On the Edge
MAYBE it is my age, but it used to be that the word ‘anxiety’ was not part of the mental-health lexicon. But times have changed, and now it is the buzz word for the huge impact the stresses and strains of contemporary life are having on all of us.
It is rather shocking to learn that the numbers of people discharged from hospital with anxiety as their main diagnosis has doubled over the last decade. This is according to HSE data published – through a Freedom of Information request – in The Sunday Times at the weekend. More concerning is that the figure had tripled for those aged under 16.
The various anxiety-related conditions were classified as follows: generalised anxiety disorder, mixed anxiety and depressive disorder, panic disorder, social phobias and agoraphobia.
Consultant Psychiatrist at Temple Street Children’s Hospital Ian McClelland said the figures could be explained by children who were self-harming being diagnosed with anxiety.
He told The Sunday Times: “Kids are checking their phones multiple times overnight – they have FOMO [fear of missing out]. They are setting their alarms overnight to check social media apps. They’re talking about their friends but, when you drill down, they’re talking about ‘friends’ that they on Fortnite [an online game], Whatsapp, and Snapchat with.”
Continuing, he explained how the insidious, drip-drip effect of online bullying is not properly understood, with its associated need for peer approval compounding the experience and culminating in poor self-esteem.
Impact of social media
WELL, it is not as if the pervasiveness of social media and gaming is breaking news, is it? Aren’t we all only too aware of the impact of social media on our lives? Have parents become too busy, too distracted by their own phones and tablets and televisions, to lay down ground rules about their children’s use of ‘devices’, especially after bedtime?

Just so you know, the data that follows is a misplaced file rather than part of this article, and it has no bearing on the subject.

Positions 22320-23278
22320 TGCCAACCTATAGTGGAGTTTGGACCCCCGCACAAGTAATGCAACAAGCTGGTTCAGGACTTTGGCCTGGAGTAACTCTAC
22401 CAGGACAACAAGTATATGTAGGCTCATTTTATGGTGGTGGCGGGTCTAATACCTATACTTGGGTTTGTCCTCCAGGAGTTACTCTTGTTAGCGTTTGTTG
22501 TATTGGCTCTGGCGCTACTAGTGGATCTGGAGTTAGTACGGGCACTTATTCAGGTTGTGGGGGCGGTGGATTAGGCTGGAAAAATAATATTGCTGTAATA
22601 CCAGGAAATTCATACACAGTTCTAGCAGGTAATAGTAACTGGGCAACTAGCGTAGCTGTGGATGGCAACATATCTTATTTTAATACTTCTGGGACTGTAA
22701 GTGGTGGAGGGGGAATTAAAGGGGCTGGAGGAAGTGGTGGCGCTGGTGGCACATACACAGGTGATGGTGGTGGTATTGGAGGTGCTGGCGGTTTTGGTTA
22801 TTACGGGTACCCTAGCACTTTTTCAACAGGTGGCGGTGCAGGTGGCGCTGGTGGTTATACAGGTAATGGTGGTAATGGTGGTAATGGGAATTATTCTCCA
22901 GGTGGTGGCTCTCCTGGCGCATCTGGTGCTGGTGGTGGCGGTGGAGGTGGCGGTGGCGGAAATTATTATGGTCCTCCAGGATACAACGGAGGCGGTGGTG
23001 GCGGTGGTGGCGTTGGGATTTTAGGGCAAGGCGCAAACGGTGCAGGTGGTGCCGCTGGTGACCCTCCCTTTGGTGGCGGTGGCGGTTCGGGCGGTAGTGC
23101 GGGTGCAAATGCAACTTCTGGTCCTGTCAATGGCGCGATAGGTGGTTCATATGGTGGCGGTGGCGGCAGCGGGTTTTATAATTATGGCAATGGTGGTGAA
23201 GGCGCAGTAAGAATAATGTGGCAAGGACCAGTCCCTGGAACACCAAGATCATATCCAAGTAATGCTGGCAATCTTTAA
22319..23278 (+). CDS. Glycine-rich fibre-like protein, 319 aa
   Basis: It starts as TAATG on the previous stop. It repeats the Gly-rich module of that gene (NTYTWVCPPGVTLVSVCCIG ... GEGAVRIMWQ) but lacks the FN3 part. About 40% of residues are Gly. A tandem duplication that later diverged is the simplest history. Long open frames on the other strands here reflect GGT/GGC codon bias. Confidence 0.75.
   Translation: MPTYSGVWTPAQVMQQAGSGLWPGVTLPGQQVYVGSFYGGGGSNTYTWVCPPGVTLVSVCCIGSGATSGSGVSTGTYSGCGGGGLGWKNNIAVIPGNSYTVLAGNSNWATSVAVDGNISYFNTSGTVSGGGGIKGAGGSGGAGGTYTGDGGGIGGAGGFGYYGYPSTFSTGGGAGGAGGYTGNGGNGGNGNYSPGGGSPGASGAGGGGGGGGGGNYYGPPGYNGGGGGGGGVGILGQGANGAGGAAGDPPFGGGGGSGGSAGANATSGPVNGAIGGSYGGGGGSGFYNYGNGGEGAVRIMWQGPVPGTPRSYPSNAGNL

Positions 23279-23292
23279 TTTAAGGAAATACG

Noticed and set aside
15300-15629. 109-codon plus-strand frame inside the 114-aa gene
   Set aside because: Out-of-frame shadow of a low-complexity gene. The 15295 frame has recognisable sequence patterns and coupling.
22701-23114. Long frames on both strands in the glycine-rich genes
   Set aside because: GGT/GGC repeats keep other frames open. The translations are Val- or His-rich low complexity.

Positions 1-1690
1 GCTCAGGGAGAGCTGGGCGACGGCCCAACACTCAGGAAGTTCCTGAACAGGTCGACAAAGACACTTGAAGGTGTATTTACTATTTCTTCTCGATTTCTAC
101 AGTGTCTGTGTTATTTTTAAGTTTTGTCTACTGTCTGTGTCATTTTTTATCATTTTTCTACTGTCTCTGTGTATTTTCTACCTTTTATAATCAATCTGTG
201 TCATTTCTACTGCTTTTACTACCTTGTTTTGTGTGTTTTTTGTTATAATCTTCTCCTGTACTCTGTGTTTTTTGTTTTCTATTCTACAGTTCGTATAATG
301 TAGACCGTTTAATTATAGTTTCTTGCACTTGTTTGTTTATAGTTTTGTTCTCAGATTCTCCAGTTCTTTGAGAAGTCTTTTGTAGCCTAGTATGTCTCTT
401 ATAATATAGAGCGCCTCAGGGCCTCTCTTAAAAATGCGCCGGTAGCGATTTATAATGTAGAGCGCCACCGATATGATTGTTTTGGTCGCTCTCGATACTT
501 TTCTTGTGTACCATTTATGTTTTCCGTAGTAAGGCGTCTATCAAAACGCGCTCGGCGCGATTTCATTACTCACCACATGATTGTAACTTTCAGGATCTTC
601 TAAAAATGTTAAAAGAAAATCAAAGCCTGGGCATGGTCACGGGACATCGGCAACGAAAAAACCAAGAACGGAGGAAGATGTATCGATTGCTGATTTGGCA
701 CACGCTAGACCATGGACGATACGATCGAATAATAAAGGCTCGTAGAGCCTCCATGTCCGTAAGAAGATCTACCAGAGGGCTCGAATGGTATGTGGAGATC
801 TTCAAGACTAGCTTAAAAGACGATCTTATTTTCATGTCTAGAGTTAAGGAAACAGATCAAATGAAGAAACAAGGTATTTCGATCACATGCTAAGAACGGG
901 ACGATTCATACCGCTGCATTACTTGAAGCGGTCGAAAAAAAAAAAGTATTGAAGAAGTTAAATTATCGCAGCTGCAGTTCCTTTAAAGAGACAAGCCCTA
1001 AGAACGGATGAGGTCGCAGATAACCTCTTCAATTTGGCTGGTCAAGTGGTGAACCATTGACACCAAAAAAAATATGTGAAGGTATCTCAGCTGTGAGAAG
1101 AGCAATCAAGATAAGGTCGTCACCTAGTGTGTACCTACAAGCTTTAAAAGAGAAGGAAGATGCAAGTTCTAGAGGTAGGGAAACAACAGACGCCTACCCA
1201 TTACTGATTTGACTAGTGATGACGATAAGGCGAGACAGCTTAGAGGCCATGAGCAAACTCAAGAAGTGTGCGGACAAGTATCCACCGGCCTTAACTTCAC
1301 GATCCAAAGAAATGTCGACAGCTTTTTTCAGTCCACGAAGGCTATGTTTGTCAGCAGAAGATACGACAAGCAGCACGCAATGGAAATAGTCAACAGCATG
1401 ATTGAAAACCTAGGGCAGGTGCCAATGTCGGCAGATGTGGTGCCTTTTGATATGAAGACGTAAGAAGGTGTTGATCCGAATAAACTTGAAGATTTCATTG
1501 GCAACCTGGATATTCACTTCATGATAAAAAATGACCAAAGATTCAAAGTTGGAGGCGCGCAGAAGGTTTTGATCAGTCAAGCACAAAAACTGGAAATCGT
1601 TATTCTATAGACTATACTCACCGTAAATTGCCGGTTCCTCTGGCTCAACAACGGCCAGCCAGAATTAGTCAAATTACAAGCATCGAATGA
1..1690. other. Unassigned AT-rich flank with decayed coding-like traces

Perhaps too, it is time for all of us adults to lead by example by silencing our phones and putting them away during mealtimes. Indeed, create phone-free environments after a certain time in the evening.
Refuse to be available to the world while driving – after all it will ensure the roads are safer places in which to drive. Try putting our phones in the boot of the car for that trip to the shop or lunch with friends. From my experience, I have found that the world has not stopped spinning; Donald Trump is still alive and well and tweeting inanities, and my mobile has not melted or imploded when I retrieve it an hour later.
TO confirm the depth of the problem further, a HSE-funded National Report on Student Mental Health in Third Level Education, coordinated by USI (Union of Students in Ireland), was also published last week. It surveyed 3,340 students on aspects of their experiences with mental health and mental-health services in third-level education.
The main findings revealed that 38.4 percent of students have experienced extremely severe levels of anxiety, 29.9 percent depression and 17.3 percent stress. Isn’t it dreadful that almost one-third or 32.2 percent received a formal diagnosis of mental-health issues at some stage during their relatively short lives?
What is happening to our children and our young adults? Shouldn’t they be filled with carefree hopes and idealistic aspirations about their future lives? Isn’t it time for some parents to stop living out their unfulfilled ambitions through their children? The pressure on them is too great.
Isn’t it past time too that we assess the impact of consumerism, the corporatisation of our culture? What was the point of challenging the autocracy of some aspects of the Catholic Church, only to capitulate to a new slew of dictators – big tech companies that manipulate our behaviour and fabricate our needs? And then there’s the supreme irony of Big Pharma anaesthetising the fall-out with anti-anxiety drugs and therapies.
Surely the best way to good mental health is by slowing down, taking stock, living mindfully and ditching our devices for at least some of our precious lives.